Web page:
A step farther/further

Discussion in 'English Only' started by NLmarkSE, Feb 4, 2015.

  1. NLmarkSE

    NLmarkSE Senior Member

    Dutch (the Nederlands)
    I was just watching this latest news report about a 9/11 hijacker on CNN. After a short introduction, CNN journalist Deborah Feyerick says the following:
    "However, Moussaoui [the hijacker] takes it a step farther, claiming that [...]"

    She's talking about "old claims that have so far been debunked," but now this Moussaoui guy has made even more extreme claims.

    So, since she's not talking about actual physical steps, but about "taking it one step farther (further?)" --claiming that things were even worse than that the US government previously suspected--, shouldn't she have said "one step further instead"?

    <moderator note: link removed - please obtain permission before posting links>
     
    Last edited by a moderator: Feb 4, 2015
  2. Greyfriar

    Greyfriar Senior Member

    Hi,

    You can use both words as they mean the same. However, further is more commonly used.
     
  3. NLmarkSE

    NLmarkSE Senior Member

    Dutch (the Nederlands)
    Thanks, but then why the distinction? I would say that e.g. "ask for farther information" is just plain wrong. Why is it OK in this case?
     
  4. JamesM

    JamesM Senior Member

    It is not just this case. This "rule" has relaxed dramatically. Many native speakers are entirely unaware of it. As a result, it is worth knowing for English grammar tests but you will spend your life as a frustrated reader if you get upset each time you see "farther" used for "further". :)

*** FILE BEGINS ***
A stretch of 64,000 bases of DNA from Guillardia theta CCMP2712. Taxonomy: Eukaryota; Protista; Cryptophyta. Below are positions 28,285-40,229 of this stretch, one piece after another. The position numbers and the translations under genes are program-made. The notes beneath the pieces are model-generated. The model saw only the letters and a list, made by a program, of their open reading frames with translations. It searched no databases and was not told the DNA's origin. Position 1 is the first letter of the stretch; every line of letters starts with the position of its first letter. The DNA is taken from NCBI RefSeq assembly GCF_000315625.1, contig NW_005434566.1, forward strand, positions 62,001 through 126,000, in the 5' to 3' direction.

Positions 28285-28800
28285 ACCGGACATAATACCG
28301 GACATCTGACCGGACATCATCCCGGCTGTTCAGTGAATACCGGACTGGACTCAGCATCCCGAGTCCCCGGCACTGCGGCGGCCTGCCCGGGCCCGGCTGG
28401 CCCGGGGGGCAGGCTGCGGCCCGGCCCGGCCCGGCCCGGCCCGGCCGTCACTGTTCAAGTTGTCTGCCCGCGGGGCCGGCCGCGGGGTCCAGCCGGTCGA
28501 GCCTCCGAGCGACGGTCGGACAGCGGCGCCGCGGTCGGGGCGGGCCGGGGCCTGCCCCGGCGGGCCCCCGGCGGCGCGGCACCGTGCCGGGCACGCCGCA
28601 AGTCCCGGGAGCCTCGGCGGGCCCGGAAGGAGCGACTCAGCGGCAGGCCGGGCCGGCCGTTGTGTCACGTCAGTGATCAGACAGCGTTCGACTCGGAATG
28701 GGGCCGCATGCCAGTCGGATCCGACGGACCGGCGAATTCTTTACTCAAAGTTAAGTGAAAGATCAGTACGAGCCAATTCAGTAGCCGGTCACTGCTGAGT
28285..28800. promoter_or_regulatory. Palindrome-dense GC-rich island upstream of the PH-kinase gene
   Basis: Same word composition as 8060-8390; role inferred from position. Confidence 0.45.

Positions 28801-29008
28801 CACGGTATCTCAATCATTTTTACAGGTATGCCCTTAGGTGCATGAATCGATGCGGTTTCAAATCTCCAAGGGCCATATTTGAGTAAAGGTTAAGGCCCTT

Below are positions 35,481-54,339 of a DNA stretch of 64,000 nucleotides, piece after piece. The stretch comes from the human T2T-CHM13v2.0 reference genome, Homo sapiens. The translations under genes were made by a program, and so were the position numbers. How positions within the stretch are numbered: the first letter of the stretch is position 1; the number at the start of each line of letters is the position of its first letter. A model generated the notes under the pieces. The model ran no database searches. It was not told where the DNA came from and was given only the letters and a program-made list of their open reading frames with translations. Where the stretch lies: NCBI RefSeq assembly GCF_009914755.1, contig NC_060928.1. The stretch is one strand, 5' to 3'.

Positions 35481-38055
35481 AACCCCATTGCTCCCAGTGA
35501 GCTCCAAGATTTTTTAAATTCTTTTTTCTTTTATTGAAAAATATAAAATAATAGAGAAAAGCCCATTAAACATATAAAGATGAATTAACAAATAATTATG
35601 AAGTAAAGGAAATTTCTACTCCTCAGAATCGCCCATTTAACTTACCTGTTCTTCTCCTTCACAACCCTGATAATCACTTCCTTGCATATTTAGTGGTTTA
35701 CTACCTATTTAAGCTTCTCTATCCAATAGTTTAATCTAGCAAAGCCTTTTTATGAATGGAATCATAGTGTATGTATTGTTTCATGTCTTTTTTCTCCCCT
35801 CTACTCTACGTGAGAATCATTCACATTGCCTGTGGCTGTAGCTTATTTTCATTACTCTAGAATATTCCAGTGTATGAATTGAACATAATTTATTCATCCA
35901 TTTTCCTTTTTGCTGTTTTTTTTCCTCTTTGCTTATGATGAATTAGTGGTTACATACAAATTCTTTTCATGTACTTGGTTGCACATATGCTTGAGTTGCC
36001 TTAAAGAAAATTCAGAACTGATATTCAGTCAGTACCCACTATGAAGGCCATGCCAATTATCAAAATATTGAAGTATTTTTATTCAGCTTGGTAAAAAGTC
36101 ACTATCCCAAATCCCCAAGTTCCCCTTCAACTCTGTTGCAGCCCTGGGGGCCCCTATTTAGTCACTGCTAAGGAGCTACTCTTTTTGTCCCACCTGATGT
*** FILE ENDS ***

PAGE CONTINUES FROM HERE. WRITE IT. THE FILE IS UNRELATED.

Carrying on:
5. NLmarkSE

    NLmarkSE Senior Member

    Dutch (the Nederlands)
    Thanks, but by "relaxed" do you mean it's OK to mix them up in casual conversations, like the one on CNN, or do you mean that it would also be OK to write taking it one step farther" in a newspaper article or a novel?

    I understand that during casual conversations no sane person would care (like who, whom), but I just want to know whether it's correct or not.

    Would you say that what she said is wrong, whether you care or not, or that it's a correct way of using "farther"?
     
  6. Andygc

    Andygc Senior Member

    Devon
    British English
    As the OED puts it
     
  7. tunaafi Senior Member

    English - British (Southern England)
    I'd say that 'one step f#rther' is covered by that.
     
  8. Andygc

    Andygc Senior Member

    Devon
    British English
    :thumbsup:
     
  9. JulianStuart

    JulianStuart Senior Member

    Sonoma County CA
    English (UK then US)
    If the intended meaning is "additional" only further can be used (as in furthermore, and further information). Otherwise, further and farther can be used interchangeably, relating to physical or metaphorical distance or extent. Further discussion can be found here and at the other threads linked therein.
     

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